SAN DIEGO COUNTY, Calif — Acting Homeland Security Secretary Chad Wolf visited the U.S.-Mexico border Wednesday to tour the San Ysidro Port of Entry, the busiest land crossing in the western hemisphere.
Non-essential cross border traffic, such as for recreational or tourism purposes, remains restricted through at least Nov. 21 under a joint initiative between the two countries in March. DHS estimated legal traffic across the border was down 50% at San Ysidro compared to normal volume.
“That's helping the men and women of Border Patrol and our front-line officers stay safe,” said Wolf in an interview with News 8.
The reduction in traffic allowed Customs and Border Protection and Border Patrol to reassign officers and agents to different positions, which Homeland Security said is yielding more apprehensions of people who entered the U.S. illegally and seizures of contraband.
Early in the pandemic, critics of the agency questioned the safety of detention facilities run by Immigrations and Customs Enforcement and its contractors. Al Otro Lado sued DHS to obtain medical records of detainees at several facilities, including the Otay Mesa Detention Center, which, in April, had the most COVID-19 cases of any ICE detention facility.
Last month, a federal judge ordered DHS to release the requested records. DHS has also worked to decrease capacity.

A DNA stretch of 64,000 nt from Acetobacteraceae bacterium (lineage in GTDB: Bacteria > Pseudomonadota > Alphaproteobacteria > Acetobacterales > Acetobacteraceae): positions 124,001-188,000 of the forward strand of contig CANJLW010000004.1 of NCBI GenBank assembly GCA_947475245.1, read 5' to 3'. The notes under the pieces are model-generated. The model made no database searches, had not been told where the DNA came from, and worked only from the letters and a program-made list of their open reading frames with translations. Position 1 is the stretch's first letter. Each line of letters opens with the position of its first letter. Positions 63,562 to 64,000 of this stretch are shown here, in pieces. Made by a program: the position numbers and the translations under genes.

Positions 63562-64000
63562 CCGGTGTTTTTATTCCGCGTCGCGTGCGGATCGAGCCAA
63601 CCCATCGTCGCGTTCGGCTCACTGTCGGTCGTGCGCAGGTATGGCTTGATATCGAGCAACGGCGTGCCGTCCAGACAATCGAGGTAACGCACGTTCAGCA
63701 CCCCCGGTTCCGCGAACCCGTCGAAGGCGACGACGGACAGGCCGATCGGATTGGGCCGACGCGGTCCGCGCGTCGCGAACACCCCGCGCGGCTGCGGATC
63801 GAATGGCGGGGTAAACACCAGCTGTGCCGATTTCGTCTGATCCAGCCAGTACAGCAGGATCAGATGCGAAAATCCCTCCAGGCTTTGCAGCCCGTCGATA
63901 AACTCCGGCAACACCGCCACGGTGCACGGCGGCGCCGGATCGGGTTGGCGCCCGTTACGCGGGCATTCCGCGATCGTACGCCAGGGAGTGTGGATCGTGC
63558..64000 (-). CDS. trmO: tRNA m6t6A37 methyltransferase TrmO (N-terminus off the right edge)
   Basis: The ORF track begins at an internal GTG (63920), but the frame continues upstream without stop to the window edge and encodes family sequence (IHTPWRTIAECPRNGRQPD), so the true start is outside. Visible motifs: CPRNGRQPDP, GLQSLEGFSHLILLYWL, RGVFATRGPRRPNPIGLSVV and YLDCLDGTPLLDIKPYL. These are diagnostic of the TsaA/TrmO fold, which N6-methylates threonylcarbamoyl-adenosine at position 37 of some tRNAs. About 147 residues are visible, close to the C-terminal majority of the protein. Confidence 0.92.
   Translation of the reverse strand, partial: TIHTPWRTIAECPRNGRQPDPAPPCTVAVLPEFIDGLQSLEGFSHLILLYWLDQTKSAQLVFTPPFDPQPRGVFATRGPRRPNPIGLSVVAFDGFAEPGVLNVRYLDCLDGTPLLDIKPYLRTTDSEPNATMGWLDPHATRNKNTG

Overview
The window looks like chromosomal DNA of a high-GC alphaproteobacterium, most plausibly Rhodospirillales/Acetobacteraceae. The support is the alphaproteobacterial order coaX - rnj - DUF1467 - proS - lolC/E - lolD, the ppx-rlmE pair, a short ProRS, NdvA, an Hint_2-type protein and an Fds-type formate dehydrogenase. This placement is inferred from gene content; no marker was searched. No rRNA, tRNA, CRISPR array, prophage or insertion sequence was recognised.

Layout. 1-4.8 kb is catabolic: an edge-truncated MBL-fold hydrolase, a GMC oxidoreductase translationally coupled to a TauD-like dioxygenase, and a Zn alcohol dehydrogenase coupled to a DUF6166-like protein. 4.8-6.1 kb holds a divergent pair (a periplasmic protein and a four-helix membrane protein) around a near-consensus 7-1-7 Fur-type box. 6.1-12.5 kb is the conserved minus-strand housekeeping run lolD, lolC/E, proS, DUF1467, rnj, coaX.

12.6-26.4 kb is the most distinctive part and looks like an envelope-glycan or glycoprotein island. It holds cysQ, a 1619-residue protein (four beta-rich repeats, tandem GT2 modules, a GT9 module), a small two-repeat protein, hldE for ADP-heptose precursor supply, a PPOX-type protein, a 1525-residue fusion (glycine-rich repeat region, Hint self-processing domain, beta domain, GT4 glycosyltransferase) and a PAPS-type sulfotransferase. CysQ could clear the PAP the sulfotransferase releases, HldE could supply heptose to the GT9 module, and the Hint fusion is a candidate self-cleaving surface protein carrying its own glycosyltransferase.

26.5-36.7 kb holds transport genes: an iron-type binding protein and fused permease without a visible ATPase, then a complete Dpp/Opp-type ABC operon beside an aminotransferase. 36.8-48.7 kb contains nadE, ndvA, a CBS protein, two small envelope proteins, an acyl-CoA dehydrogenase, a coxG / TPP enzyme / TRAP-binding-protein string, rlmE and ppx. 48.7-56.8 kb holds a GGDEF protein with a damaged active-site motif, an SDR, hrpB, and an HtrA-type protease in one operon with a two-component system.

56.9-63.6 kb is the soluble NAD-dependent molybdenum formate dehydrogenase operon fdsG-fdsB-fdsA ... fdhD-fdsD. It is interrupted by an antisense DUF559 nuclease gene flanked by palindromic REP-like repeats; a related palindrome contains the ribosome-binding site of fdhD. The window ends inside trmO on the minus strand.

“Instead of being around 90 or 95% capacity, we've drawn down to 70% capacity to, again, try to allow that spacing and that's actually below the CDC guidelines. And so we're managing that but at the end of the day, we have a job to do,” said Wolf.
In a separate case, a federal judge ordered ICE to release more than 250 people on Tuesday from the Adelanto ICE Processing Center in San Bernardino County. The American Civil Liberties Union filed a lawsuit arguing it was overcrowded and detainees could not adequately distance.
“We were very much against that. At the end of the day, we're going to have to adhere to a court order, but I would say that that is not the model that we want to see. I know that's the model our critics want to see, but for these communities, for law and order to have safety, we need to make sure that we keep them in appropriate facilities. Again, making sure that they're as safe as they came can be in a COVID environment,” said Wolf. “We know what [activists'] goal is. Their goal is to have no one in detention and that's just - that's not what we're going to do. That's not our job. So, we're going to make sure that we keep dangerous people behind bars in these detention facilities while still making sure that their health is as safe as possible in this type of environment.”
In many cases, people who are caught entering the U.S. illegally from Mexico are returned within two hours to limit the time they spend in facilities. It, controversially, still returns asylum seekers to Mexico until their court appearance. Immigration hearings were suspended earlier this year because of the pandemic.
In some instances, people have gone to extreme lengths to try to enter the U.S. illegally, which increases the dangers of coronavirus.
“We're seeing an increase of individuals coming over in tractor-trailers. Obviously, you're in a very confined environment for a very specific period of time. So, you know, obviously, that concerns us,” said Wolf. “As we put in new restrictions, we know the [Transnational Criminal Organizations] and the cartels are also going to change as well.”